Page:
MeitY had invited comments on proposed amendments early in 2019. The amendments were seen by many to “overstep the aforesaid intention sparking concerns of violating free speech and privacy rights of individuals.” It is seen that “the guidelines suffer with excessive delegation of powers and shift the burden of responsibility of identification of unlawful content from a government/ judiciary to intermediaries.” A total of 171 comments were received by MeitY; all of the comments were published for counter comments. On 21 October 2019, MeitY asked the court for three months’ time for finalisation of the Intermediary Rules, 2018.
Rules to be administered by MeitY include the due diligence required of intermediaries and the grievance redressal mechanism. Rules to be administered by MIB include a code of ethics, a self-classification system and an oversight mechanism.
Tracking the origin of information
Rule 5(2) covers the “identification of the first originator of the information”. The extent of the first originator is limited to India— “Provided further that where the first originator of any information on the computer resource of an intermediary is located outside the territory of India, the first originator of that information within the territory of India shall be deemed to be the first originator of the information.”
Additional due diligence
Concerns over the 2018 draft
Various issues have been pointed out with the rules such as restriction of free speech, requirements such as automatic identification and removal of content, and lack of elaboration on how the five million users will be calculated. Questions raised included if “intermediaries” include online media portals, raised by Free Software Movement of India. Mozilla (Firefox), also raised issues with the draft Rules. BSA (The Software Alliance) wrote to MeitY to “exclude enterprise cloud service providers” from the scope of the Rules and to remove the filtering obligations.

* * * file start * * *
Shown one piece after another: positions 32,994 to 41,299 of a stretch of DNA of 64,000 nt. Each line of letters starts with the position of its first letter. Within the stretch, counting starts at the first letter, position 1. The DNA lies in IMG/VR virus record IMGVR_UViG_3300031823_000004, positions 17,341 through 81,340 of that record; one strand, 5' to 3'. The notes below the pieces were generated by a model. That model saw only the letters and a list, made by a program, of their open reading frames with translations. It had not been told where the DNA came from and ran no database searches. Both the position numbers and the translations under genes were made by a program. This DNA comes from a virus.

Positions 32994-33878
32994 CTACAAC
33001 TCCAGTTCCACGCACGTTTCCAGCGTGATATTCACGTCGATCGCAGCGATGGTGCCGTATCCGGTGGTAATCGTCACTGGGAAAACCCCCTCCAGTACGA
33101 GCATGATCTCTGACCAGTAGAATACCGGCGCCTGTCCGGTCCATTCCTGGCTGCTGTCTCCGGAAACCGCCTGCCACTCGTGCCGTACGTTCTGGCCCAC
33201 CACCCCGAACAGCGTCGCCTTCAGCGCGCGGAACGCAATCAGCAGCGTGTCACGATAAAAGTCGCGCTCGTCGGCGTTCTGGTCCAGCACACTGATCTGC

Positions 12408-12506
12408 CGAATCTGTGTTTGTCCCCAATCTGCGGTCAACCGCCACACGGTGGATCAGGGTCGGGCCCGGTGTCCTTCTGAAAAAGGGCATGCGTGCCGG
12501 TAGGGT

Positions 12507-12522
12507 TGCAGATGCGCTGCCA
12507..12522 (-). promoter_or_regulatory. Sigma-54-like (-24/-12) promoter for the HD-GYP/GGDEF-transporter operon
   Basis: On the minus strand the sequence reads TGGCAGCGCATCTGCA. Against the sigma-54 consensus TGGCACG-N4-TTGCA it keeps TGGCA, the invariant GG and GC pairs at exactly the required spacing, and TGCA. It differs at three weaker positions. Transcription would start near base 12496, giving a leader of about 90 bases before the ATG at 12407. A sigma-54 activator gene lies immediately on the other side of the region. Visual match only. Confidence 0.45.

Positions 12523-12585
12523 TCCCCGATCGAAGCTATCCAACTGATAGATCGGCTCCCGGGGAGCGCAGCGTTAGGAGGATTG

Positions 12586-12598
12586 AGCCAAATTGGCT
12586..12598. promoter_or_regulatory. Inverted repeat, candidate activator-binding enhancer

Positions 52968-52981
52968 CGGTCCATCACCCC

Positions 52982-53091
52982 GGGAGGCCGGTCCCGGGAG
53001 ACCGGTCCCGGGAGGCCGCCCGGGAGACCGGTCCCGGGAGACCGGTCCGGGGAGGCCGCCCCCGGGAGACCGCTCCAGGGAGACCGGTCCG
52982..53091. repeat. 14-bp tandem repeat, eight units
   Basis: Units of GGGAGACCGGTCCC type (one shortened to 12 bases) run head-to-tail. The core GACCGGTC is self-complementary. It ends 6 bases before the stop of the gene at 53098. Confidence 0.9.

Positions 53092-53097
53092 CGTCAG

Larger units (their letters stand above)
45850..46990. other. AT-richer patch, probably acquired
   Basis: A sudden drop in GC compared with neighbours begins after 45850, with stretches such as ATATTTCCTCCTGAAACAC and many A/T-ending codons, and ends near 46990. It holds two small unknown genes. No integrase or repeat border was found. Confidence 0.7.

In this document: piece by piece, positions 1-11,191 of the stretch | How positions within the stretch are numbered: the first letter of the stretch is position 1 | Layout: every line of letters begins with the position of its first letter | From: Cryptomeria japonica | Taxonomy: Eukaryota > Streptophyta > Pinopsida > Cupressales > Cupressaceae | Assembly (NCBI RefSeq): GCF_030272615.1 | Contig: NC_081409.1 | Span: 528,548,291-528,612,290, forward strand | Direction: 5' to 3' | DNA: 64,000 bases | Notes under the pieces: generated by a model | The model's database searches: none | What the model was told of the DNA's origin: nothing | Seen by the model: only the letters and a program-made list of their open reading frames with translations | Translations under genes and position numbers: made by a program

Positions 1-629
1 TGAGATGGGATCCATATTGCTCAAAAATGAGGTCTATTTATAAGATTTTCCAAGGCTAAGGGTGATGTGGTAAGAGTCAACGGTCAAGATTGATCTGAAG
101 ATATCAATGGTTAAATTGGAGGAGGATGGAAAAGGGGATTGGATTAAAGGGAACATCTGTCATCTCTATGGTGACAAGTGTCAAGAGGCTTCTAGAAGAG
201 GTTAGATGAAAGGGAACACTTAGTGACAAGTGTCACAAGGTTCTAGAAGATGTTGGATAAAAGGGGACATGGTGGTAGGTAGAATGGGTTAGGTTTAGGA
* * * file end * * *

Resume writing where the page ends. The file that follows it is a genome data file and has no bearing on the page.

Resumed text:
Centre for Internet and Society has raised concerns with the draft rules and has asked for changes such as that draft Rule 3(2), Rule 3(4), Rule 3(5), Rule 3(10) be completely deleted. Divij Joshi, Tech Policy Fellow at Mozilla, also recommends that draft Rule 3(5) be deleted and that “requirement to proactively identify and remove access to all ‘unlawful content’ is vague and overbroad.”